LIMA — Lima Mayor David Berger and other city officials briefly discussed various projects underway in the city during the mayor’s city focus meeting held Tuesday at the LACNIP Resource Center.
The meeting was held in conjunction with the Boulevard Neighborhood Association meeting.
The meetings are held in an open-type forum to allow residents to ask questions or raise concerns.
Only minor concerns were raised in what was an otherwise positive meeting. Questions were raised about a man possibly living out of his car on the corner of Wayne Street and Central Avenue and of a charge being required to participate in the city’s summer parks program. Police Chief Kevin Martin said he would investigate the homeless claim to offer help if needed.
Berger called the council to task on quickly establishing a new policy for civil service hires.
“This will help stop negative dynamics and will allow us to check out all who qualify,” Berger said. “There is no good reason not to do this.”
Berger added that early plans were being discussed with AEP to replace gooseneck lights with the same two-headed fixtures that have been placed in some areas, such as Bellefontaine Bridge. The project would complete new lighting from Woodlawn to the city limits down Market Street.
Utility Director Gary Sheely said that work on the expansion of the wastewater treatment plant will begin Monday.
In January, the city entered an agreement with the federal Environmental Protection Agency for its long control plan. As part of that plan, the wastewater treatment plant will have its capacity expanded from 53 million gallons per day to 70 million. Estimated cost for the project is $27 million.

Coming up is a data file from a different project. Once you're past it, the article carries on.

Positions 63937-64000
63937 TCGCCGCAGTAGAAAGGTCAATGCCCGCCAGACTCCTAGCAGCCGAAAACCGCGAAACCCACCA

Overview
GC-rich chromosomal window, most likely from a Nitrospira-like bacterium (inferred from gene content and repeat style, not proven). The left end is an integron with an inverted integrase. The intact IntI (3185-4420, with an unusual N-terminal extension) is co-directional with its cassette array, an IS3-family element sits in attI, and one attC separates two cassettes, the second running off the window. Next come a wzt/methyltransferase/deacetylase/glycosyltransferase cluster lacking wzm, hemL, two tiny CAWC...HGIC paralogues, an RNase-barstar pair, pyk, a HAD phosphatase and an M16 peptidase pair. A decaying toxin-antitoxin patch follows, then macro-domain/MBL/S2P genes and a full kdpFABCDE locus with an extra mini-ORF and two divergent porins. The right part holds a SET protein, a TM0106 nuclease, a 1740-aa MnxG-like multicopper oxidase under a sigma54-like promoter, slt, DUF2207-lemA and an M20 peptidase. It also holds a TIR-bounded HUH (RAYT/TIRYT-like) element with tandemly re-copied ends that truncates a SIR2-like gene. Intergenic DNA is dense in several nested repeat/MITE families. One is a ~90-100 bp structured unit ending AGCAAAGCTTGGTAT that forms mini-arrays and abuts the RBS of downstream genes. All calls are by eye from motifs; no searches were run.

Seely said the project will be a great improvement to the Ottawa River. He added that work on the removal of 18 sewer overflows will begin by midsummer.
Martin said that the Police Department is looking to pinpoint the three substations that will be used for community policing. He said high-crime areas are the target and that the offices could be opened by August. He said the department will soon name the three officers who will be the neighborhood officers.
Human Resources Director Vincent Ozier said 28 interviews were conducted and nine offer letters were sent out Tuesday for the nine police officer positions. He said about 40 people also would be screened and interviewed for the Fire Department.
“In my 12 years with the city, this is probably the best line of candidates I have seen since I have been here,” Ozier said.
City Treasurer Steve Cleaves said city finances were in order so far in 2015. He said the city’s budget has flatlined since 2008, with an inflation rate of between 12 percent to 15 percent over that time.
“It gives us an effective rate of a 12 to 15 percent cut in expenses,” Cleaves said.
Fire Chief Mark Heffner said theFire Department is testing two brands of automatic CPR machines. He said the technology has come in handy, saving the lives of two people in the last two months.
Public Works Deputy Director Saul Allen said a problem with one of the city’s street sweepers has doubled the amount of time it is taking for crews to sweep the streets. He said the city is waiting for a demo model that will be used while a new sweeper is delivered.